However reluctantly, I have timidly stepped into the world of “natural products”. I still like fast food and aerosol cheeses, but as I get older, I am finding myself somewhat more apt to buy “organic” foods and a lot more likely to be unreasonably impressed by products with fewer than five ingredients. There is one particular area, however, in which I still demand harsh and dangerous chemicals: cleaning. I associate cleanliness with the smell of deadly fumes. So, when I see someone promoting castile soap  by saying it is so safe you can literally brush your teeeth with it, I don’t see a lot of appeal. I want my cleaning products to be able to kill me along with any other smaller organisms that might be living rent-free in my apartment (maybe my NYC exterminator  knows me by name, or maybe he doesn't). Nonetheless, I decided to explore the possibilities of cleaning things with baking soda. It went… kind of okay.
When you start doing research into the uses for baking soda, you’ll immediately come across a number of long lists. “51 Uses for Baking Soda ” for example. And, that sounds very impressive right up until you start reading the lists. Basically the lists just tick off different things you can clean. It’s like reading a long list of uses for body soap that begins, “1. Wash your arms! 2. Wash your shoulders! 3. Wash your torso!” That’s just one use, soap list. Relax.
Baking soda really only has two easy non-baking uses, and those are cleaning and deodorizing. As for deodorizing, baking soda works really well. I am constantly chopping garlic and onions, and even after washing my cutting boards with soap and water, they seem to retain at least a little odor. Baking soda took care of that in just a couple of minutes. I sprinkled some baking soda on the cutting board, rinsed it off shortly after, and it was entirely odor free. I could go on listing other things you could remove odor from with baking soda – I could probably even make it to 51. Your kitchen drain! Your freezer! But, you get it. It takes the smell out of things. Use it on whatever. We don’t’ need to fetishize it. (Fun Fact: you can find no Google link relating directly to a baking soda fetish.)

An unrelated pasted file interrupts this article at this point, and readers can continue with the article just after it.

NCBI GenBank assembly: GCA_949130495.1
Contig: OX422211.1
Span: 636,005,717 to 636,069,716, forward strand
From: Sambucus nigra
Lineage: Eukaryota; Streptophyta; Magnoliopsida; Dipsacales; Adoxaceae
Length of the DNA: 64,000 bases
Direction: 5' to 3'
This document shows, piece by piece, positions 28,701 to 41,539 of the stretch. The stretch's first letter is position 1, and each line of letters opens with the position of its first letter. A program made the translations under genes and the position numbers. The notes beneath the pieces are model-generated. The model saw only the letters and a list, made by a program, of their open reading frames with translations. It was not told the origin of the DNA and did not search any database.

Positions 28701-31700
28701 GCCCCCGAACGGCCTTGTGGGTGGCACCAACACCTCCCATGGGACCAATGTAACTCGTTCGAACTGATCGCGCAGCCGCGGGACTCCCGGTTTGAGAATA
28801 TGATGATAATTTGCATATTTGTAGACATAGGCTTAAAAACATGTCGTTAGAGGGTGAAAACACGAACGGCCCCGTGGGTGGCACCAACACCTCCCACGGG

As for baking soda’s cleaning/scrubbing uses, I had mixed results. First, I tried using baking soda to scrub my bathtub because I was long overdue for a bathtub cleaning. Really, really long overdue. I was as overdue for the bathtub cleaning as I am ashamed that I let it get to this point.
I’m so sorry you had to look at that. I am normally a clean person, but my roommate and I recently got into a weird, unspoken standoff when it came to scrubbing the bathtub. We both just kept waiting for the other person to do it, and neither of us did. Fortunately, this confluence of events provided me with a perfect test for baking soda's cleaning effectiveness. Are our tiles so gross that only a tile contractor  could fix them?
It worked out reasonably well. I don’t know if there’s anything about the chemical makeup of baking soda that made it effective. It seemed to work about as well as any abrasive powder would. Sand I’m pretty sure would have just as efficiently scrubbed away the scum. But, I live in a tilted apartment that causes shower water to pool right in front of the drain and leave a stain. The baking soda did not at all help remove that stain.
I had to resort to Comet to fix that.
For the final test of baking soda’s cleaning powers, I attempted to use it to make toothpaste. This was a particularly scary undertaking considering this disclaimer was written under one of the recipes I looked at : "The basis of homemade toothpaste is baking soda and hydrogen peroxide. Either one in huge does can be dangerous, so DO NOT INGEST!" Cool! Sounds fun!
I mixed six parts baking soda with one part hydrogen peroxide.
I then put some on my toothbrush and went for it.
It was horrifying. It was truly terrible. It tasted like I poured a salty poison over a 9-volt battery and then licked it. Actually, that’s not quite vivid enough. Let’s try again. It tasted like the melting face of a troll. I immediately spit it out and brushed my teeth with real toothpaste.
So, to review, baking soda worked really well as a deodorizer, kind of well as a bathtub cleanser, and really unpleasantly as a tooth cleaner. It’s certainly worth having around, but it’s not something I plan on using regularly in place of “real” cleaning products or toothpaste.
Noah Garfinkel writes for Networx.com. View original post .